Some of the stereotypes that one might bring to the kind of meeting of the minds that is going on at East Lansing's Kellogg Center this week are false.
"Aluminum foil hats," for example, organizer Mark Urban-Lurain suggests.
He's an MSU researcher who brought his group, the Society for Scientific Exploration, to the area for their annual meeting. Their research areas include reincarnation, healing, UFO's, and other kinds of paranormal.
Bill Roll, who studies poltergeist, explains, "I believe in science, and I believe even these strange things will sooner or later be explained by science."
Full members of the society are academic scientists, each with a degree and often, an impressive resume.
There are physicists, chemists, engineers, psychologists from universities all over the world. Many practice the more traditional science as part of their work, but study the paranormal on the side.
"A number of the members, past and present, have lost positions for taking a stand," member Dave Leiter explains.
The topics are controversial, like Joel Kauffman's study of medicine. "Normal organized medicine is the leading cause of death in the United States," he says.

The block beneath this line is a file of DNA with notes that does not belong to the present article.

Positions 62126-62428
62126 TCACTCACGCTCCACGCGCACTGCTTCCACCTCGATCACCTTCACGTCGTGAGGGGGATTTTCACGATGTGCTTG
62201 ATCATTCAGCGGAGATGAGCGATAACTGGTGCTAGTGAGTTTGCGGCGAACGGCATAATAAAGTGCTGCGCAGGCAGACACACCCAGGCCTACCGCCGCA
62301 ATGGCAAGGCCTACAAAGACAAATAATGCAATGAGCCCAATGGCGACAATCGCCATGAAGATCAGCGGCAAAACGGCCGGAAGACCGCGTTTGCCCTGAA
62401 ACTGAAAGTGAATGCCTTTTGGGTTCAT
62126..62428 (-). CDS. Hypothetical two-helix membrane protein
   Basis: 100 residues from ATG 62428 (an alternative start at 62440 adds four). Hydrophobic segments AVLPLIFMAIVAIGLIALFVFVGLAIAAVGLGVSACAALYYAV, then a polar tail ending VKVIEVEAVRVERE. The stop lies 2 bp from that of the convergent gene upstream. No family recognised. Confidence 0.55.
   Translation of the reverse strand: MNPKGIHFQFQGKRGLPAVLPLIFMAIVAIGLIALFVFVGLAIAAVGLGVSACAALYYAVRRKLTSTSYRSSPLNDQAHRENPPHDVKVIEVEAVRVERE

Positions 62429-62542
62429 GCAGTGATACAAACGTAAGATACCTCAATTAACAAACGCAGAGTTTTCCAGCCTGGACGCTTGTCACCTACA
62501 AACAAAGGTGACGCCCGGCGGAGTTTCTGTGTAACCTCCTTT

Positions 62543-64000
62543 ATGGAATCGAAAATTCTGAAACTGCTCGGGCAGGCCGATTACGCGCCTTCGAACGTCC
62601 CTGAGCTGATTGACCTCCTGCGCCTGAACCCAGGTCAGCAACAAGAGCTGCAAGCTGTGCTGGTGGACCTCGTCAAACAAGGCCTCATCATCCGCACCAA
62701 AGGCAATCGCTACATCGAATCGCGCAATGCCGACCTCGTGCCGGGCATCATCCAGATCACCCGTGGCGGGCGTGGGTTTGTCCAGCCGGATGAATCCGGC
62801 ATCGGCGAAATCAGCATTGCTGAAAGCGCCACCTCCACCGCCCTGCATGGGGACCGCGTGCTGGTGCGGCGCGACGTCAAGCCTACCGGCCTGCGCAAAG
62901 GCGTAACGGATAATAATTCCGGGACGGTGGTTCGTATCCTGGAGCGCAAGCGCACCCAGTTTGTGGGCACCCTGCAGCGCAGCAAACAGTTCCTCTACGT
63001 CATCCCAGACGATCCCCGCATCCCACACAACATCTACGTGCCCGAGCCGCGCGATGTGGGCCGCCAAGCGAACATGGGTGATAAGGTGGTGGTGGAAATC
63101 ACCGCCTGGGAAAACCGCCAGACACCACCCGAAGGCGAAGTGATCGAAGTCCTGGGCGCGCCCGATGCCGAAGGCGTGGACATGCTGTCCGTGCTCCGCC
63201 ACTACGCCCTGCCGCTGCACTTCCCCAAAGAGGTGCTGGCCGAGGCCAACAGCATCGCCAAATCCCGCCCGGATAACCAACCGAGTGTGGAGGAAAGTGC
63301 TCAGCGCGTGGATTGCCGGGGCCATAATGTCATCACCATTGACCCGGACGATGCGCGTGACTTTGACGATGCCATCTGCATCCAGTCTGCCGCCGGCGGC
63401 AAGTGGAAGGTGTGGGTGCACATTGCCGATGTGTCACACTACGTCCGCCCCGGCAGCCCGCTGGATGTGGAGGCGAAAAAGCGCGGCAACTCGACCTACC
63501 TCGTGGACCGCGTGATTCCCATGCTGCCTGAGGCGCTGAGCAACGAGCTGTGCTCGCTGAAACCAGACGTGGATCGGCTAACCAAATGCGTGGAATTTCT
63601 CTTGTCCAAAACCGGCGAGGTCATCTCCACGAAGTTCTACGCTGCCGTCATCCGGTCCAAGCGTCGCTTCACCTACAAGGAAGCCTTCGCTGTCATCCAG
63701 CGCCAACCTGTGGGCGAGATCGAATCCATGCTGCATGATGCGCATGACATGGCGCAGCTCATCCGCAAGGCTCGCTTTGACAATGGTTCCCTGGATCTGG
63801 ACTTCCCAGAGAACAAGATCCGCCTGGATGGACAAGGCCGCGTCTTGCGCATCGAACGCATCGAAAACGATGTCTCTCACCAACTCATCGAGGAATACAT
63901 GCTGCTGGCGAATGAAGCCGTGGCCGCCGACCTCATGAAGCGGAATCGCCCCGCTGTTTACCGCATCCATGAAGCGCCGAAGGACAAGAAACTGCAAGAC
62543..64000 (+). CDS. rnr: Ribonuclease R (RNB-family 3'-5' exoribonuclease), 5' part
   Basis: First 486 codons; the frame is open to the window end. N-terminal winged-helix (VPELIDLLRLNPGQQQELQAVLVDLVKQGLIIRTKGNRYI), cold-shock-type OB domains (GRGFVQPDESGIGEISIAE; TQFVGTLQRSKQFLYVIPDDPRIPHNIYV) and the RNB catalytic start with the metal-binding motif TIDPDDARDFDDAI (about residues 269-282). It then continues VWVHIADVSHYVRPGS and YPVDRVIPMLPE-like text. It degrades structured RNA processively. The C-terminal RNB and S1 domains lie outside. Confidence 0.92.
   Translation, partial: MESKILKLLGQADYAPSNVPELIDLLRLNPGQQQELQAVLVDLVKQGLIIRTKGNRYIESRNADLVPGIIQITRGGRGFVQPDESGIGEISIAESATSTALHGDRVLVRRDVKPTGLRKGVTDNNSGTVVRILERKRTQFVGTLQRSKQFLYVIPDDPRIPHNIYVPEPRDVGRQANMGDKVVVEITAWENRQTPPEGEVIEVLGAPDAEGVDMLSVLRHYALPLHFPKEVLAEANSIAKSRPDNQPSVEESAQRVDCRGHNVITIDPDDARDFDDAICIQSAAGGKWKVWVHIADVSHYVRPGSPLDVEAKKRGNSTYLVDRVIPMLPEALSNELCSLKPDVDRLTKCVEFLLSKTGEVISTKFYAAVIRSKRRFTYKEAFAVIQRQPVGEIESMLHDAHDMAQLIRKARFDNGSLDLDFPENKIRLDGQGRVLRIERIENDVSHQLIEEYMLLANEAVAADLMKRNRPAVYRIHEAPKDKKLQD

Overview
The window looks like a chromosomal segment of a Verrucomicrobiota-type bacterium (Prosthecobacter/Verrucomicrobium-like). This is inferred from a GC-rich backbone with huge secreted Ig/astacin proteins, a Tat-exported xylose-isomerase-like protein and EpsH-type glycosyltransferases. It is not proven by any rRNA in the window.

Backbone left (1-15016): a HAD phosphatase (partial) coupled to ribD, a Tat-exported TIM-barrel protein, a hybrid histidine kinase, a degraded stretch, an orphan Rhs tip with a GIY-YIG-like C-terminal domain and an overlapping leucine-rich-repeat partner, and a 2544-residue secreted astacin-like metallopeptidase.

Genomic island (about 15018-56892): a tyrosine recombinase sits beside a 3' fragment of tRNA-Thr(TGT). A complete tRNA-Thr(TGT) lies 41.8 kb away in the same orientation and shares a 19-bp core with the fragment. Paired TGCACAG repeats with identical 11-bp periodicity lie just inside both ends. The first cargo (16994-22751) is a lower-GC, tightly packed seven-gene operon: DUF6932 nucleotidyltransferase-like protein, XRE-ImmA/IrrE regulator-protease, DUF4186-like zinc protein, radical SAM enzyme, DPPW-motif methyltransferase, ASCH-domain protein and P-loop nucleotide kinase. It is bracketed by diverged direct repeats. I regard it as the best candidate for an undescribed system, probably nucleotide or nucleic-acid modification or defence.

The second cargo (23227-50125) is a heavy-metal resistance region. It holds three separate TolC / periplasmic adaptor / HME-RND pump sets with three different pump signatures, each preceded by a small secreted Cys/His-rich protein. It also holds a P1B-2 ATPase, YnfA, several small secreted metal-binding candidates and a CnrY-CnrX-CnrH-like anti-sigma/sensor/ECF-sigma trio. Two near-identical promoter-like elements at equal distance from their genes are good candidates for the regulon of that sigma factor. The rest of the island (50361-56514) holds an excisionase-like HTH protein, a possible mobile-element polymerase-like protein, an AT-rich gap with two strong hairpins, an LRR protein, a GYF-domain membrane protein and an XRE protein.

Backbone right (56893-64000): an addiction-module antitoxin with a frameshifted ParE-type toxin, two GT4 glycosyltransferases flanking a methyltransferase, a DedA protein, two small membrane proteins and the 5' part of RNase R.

The view of the world is foreign--and sometimes pretty cool. For example, Psyleron CEO John Valentino is selling computer softward that measures how a person's intention can affect seeminly random realities.
"When you do interact with it, it seems to respond to your intention," he explains. So really good fans can make their sports team win?
"Maybe," he says.
"It's a question of looking at the evidence with an open mind," Urban-Lurain says.
The society's members are first to admit they're on the fringes of science, but the edge, they say, that's where discovery happens--if you can endure a little skepticism along the way.
"They laughed at Galileo but they also laughed at Bozo the Clown," Urban Lurain says with a laugh.
The conference will be in town through Saturday night.